Regarding the international perspective of the study, only few country level indicators are available for the full set of countries and for both survey periods, they may capture unobserved country effects, too. Furthermore, a larger number of countries would help to reduce the remaining uncertainty. To check the robustness of our results, we also estimated a model without the macro level indicators, including only country dummies. When including the three macro level indicators only the coefficients for the country dummies become less significant and varied in their magnitude. This is especially the case for countries such as Spain and Greece, which exhibit an exceptional high proportion of out-of-pocket expenditures. This means that health systems specific variables capture a considerable portion of the effect which is otherwise summarized by the country dummies.

Conclusions

Evaluation of health interventions is often based on variables such as self-assessed health (SAH). However, SAH is prone to inaccuracies due to reporting heterogeneity which may result in differences of the stated health across population subgroups, even if the underlying true health status is identical. As the elderly typically face the highest level of morbidity and have usually a long history of dealing with their health issues, reporting heterogeneity is a very likely problem in this group. Moreover, it seems of high interest to see how institutional and cultural settings influence the divergence of true and self-assessed health. To account for such differences we conduct a comparison across eleven European countries using the Survey of Health, Ageing and Retirement in Europe (SHARE) for a panel analysis. We estimate a generalized ordered probit model to identify potential cut-point shifts in the health distribution. To account for true health, we compute indices for mental and physical conditions and include these together with measures for health care utilization, socio-demographic variables and country fixed effects to evaluate their relevance for reporting heterogeneity. While observed heterogeneity is reflected in the cut-point shifts, we are able to account for unobserved heterogeneity by using a random effects specification.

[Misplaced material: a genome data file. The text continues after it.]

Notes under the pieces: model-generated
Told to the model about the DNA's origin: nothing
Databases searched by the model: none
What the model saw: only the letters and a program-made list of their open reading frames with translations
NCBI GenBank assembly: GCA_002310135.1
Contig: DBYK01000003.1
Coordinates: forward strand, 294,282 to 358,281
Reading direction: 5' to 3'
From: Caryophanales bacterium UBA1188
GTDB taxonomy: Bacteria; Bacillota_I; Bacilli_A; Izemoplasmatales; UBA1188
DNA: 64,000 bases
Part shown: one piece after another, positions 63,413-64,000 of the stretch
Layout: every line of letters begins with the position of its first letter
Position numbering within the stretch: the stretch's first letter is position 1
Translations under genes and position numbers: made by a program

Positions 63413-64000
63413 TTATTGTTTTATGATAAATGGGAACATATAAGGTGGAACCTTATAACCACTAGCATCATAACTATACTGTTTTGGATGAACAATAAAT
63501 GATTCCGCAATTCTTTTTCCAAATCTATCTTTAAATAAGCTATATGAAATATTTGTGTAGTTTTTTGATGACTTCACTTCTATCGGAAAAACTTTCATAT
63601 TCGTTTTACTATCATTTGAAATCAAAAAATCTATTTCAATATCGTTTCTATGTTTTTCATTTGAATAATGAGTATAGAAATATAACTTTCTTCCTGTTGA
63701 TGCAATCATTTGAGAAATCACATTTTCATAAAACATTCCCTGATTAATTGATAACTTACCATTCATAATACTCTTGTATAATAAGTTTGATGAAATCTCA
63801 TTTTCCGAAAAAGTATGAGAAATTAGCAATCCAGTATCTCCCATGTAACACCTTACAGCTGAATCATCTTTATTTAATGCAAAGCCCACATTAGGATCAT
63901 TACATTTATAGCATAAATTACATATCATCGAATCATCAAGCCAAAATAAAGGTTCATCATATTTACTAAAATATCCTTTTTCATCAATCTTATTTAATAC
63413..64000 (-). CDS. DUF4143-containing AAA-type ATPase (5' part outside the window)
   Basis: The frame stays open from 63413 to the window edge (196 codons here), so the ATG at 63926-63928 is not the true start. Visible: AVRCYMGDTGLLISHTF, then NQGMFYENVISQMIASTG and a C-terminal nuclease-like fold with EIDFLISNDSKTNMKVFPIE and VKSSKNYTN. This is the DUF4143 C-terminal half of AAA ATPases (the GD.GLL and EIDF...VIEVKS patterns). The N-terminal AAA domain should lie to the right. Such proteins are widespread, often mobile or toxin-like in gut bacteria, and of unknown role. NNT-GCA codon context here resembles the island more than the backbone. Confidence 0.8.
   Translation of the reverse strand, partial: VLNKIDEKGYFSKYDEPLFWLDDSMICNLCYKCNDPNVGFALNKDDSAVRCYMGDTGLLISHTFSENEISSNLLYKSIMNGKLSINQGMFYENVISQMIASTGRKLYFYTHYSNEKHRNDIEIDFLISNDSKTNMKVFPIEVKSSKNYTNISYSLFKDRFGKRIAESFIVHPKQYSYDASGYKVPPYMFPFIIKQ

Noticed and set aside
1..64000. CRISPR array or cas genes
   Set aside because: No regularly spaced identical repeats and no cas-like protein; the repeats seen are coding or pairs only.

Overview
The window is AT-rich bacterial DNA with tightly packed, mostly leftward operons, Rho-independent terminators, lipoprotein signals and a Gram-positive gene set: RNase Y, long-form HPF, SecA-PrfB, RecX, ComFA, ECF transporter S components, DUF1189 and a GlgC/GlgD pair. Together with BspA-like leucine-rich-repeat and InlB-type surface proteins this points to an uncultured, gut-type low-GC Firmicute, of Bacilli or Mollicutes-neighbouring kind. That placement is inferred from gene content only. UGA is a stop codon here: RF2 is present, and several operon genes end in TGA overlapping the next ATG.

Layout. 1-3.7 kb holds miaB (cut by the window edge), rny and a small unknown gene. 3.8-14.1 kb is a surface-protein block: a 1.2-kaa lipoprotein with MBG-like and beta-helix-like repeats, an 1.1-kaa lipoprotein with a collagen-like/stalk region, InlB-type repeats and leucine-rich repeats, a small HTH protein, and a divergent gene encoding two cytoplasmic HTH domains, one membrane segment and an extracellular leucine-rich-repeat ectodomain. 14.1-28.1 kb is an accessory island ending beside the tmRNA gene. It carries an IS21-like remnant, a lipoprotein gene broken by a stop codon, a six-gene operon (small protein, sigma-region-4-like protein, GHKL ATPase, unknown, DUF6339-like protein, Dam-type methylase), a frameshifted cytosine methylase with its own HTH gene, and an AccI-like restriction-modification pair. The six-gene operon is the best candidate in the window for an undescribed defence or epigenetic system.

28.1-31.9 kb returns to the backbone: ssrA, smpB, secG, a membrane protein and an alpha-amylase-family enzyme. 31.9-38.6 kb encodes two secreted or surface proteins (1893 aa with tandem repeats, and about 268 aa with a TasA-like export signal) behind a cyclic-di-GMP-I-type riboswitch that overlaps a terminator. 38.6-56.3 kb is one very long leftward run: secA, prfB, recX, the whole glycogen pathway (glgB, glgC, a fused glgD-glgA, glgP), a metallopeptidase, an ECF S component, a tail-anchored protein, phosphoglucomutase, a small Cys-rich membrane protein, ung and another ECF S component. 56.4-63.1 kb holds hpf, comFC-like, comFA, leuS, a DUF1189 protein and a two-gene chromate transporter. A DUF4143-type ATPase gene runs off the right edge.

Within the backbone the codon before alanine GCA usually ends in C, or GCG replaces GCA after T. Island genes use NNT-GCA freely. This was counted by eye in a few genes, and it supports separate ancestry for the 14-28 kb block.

The results of the generalized ordered probit model indicate that cut-point shifts are present in the reporting of self-assessed health across countries. For example, in Germany individuals systematically report a lower health status, whereas Dutch respondents show a higher probability to opt for the best category. For both health indices, we find evidence of reporting heterogeneity. This means that a worse objective health status not only leads to a lower perception of own health but also that the impact of the effect varies between the categories of SAH. Moreover, the magnitude of mental health problems exceeds the effect of the pure physical health index. We find further evidence for reporting heterogeneity when looking at aspects like health care utilization and health relevant behaviour. Hence, our results support the view that there exists a gap between true and reported health.

As country effects may still reflect differences in health systems as well as unaccounted cultural variation the next step will be to elaborate on these two aspects in more detail. This would allow deriving policy implications focusing on differences in health care systems from an international perspective.